The experiments demonstrated that researchers could "overcome the biggest physics uncertainty in laser fusion - namely, we showed that we can heat hohlraums to temperature and radiation symmetry close to what is needed for ignition," Glenzer said.
Atherton echoed those comments in more down-to-earth terms: "Given the very positive results out of last summer and fall, we do feel much more confident about the feasibility of fusion as an energy source," he told me.
The tests described in Science were conducted last year at an energy level of 0.7 megajoules. Since then, NIF has ramped up to the 1-megajoule level, and Atherton said "our ignition experiments will be operating at a laser energy of 1.2 or 1.3 megajoules this summer."
Energy source of the future?
The results impressed other experts. "They're ahead of the curve predicted," Mike Dunne, director of the Central Laser Facility of Britain's Rutherford Appleton Laboratory, told Science.
"It's definitely a very capable and interesting machine," said Charles Seife, a longtime science writer and journalism professor at New York University who wrote a book about the fusion quest titled "Sun in a Bottle."
However, it remains to be seen whether reality will follow the predicted path. In his book, Seife shows that the course of true fusion never did run smooth, despite repeated predictions that success was just a few years and a few (million? billion?) dollars away. The classic joke is that fusion is the "energy source of the future - and always will be."
Even Atherton acknowledges that NIF's nanosecond-long shots can't be harnessed for commercial purposes in the near term. The shots would have to occur "10 times per second, as opposed to once every few hours, or days, or pick your unit of time," he said.
Researchers say NIF could blaze a trail for more commercially viable concepts. For example, the Laser Inertial Fusion Engine, or LIFE, would use laser shots to generate neutrons for a hybrid fusion-fission reaction.
However, in the long run, it may turn out that one of the other approaches to fusion will be more fruitful. Maybe it'll be the $13 billion magnet-based ITER project taking shape in France. There are also a number of dark-horse candidates - such as the low-cost, high-voltage system currently being funded by the Navy, or the levitating-magnet system that came into the spotlight just this week.
Atherton said NIF would almost certainly be the first technology to reach the break-even point - but he said it made sense to investigate other paths to fusion as well. "We don't look at this as a competition, as much as that we're all in a race to develop clean energy resources," he said. He recognized that other energy technologies - including biofuels, solar, wind and safer fission reactors - also had to be funded.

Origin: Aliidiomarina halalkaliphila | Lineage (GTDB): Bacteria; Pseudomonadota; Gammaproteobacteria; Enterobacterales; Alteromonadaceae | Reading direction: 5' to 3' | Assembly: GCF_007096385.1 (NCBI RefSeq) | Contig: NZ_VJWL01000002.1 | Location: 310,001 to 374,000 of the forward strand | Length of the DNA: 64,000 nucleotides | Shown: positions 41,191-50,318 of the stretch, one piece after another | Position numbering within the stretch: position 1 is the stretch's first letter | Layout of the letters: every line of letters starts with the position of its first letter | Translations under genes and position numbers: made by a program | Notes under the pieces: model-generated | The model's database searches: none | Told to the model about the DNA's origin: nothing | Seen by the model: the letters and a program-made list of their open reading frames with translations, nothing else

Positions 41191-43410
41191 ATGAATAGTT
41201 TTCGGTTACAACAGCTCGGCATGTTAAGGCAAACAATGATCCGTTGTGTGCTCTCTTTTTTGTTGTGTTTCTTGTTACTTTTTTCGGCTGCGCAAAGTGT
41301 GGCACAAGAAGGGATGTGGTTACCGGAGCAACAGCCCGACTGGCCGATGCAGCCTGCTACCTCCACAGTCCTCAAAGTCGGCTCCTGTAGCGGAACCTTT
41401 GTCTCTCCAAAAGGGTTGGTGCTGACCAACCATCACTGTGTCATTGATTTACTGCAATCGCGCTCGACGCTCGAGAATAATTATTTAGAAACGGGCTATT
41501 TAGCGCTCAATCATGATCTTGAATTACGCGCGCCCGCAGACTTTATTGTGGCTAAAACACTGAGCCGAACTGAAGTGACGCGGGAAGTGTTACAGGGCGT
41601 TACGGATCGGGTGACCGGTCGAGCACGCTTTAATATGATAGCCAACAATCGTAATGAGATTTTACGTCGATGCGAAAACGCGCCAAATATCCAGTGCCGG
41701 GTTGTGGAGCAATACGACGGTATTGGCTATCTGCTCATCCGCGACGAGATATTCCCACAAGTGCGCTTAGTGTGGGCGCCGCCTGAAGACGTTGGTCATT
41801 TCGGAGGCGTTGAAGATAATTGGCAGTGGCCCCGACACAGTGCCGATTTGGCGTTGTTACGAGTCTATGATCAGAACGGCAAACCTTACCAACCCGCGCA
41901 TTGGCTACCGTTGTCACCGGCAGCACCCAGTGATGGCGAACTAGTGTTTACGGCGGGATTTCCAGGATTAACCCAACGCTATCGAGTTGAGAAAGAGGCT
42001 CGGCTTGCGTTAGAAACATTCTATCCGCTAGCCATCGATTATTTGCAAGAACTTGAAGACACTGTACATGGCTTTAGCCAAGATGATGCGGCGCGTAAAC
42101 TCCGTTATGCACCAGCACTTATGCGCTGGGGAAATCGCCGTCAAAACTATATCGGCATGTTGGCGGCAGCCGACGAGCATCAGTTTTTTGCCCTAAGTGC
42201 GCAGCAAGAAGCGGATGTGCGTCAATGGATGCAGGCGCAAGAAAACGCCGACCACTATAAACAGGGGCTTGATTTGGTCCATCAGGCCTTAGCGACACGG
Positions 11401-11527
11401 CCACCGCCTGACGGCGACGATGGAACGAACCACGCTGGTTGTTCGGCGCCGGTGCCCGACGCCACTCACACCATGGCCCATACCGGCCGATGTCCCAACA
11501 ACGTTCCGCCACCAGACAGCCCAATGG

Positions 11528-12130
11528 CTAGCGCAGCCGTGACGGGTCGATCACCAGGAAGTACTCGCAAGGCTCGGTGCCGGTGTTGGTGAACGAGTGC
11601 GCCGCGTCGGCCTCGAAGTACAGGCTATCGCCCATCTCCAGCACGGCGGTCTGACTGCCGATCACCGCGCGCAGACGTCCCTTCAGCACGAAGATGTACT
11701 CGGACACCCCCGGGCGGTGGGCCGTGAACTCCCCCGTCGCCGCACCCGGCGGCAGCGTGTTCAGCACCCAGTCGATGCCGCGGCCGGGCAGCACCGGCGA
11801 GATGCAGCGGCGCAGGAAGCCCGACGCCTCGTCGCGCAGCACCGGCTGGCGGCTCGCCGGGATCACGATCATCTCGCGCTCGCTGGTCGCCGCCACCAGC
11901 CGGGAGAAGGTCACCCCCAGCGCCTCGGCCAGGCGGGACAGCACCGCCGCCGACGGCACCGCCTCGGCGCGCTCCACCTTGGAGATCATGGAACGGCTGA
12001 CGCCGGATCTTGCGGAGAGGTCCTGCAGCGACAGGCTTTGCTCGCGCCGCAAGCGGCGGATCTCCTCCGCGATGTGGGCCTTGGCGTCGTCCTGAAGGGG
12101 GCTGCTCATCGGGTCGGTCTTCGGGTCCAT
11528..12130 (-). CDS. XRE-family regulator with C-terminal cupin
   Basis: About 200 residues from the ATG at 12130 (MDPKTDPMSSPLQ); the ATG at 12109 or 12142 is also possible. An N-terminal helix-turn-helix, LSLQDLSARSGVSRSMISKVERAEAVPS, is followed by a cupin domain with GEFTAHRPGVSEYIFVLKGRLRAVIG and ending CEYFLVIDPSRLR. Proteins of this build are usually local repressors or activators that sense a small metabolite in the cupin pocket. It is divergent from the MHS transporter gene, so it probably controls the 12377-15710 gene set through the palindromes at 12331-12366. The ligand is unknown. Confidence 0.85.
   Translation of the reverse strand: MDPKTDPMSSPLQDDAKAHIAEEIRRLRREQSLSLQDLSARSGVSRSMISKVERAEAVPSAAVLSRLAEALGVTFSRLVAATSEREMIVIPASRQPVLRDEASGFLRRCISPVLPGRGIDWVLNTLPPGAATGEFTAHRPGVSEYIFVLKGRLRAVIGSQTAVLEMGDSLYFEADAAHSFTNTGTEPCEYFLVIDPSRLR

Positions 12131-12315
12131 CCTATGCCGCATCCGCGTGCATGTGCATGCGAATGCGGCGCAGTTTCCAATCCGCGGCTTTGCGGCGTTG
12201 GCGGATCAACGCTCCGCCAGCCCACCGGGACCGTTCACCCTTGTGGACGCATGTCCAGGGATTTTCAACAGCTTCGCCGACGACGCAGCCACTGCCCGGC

"Many people who study this and try to take a considered, balanced perspective actually believe that it's important to invest in all of these technologies," Atherton said.
Beyond energy production
Atherton pointed out that fusion research isn't aimed exclusively at commercial energy production. The knowledge gained at NIF could also be applied to astrophysics and nuclear physics - that is, the science behind what happens in stars. "There's a whole wealth of basic science that could be done with this type of burning-plasma creation," he said. "That could give physicists the ability of doing experiments looking inward instead of outward."
There's yet another big reason why the U.S. Department of Energy has spent billions of dollars on NIF: "The physical conditions created with an ignition-type target can be used to study important physics questions related to the safety and reliability of the nuclear stockpile," Atherton said.
Seife suspects that the weapons issue is the key to NIF's existence, but he hasn't been able to put his finger on how exactly the research being conducted there benefits the U.S. nuclear weapons program. He wonders whether NIF is actually less about nuclear physics - and more about keeping nuclear physicists employed.
"NIF isn't truly about energy," Seife writes in his book. "It is not about keeping our stockpile safe, at least not directly. It is about keeping the United States' weapons community going in the absence of nuclear tests."
Is NIF on the right track for nuclear fusion? Is the promise of nearly limitless energy worth the billions of dollars being spent on fusion research? Or is fusion research really a matter of national security rather than energy production? Feel free to weigh in with your comments below.
More on the fusion quest:
Another paper published today on the Science Express Web site - "Charged-Particle Probing of X-ray-driven Inertial-Fusion Implosions" - sheds additional light on the reactions expected to take place at NIF.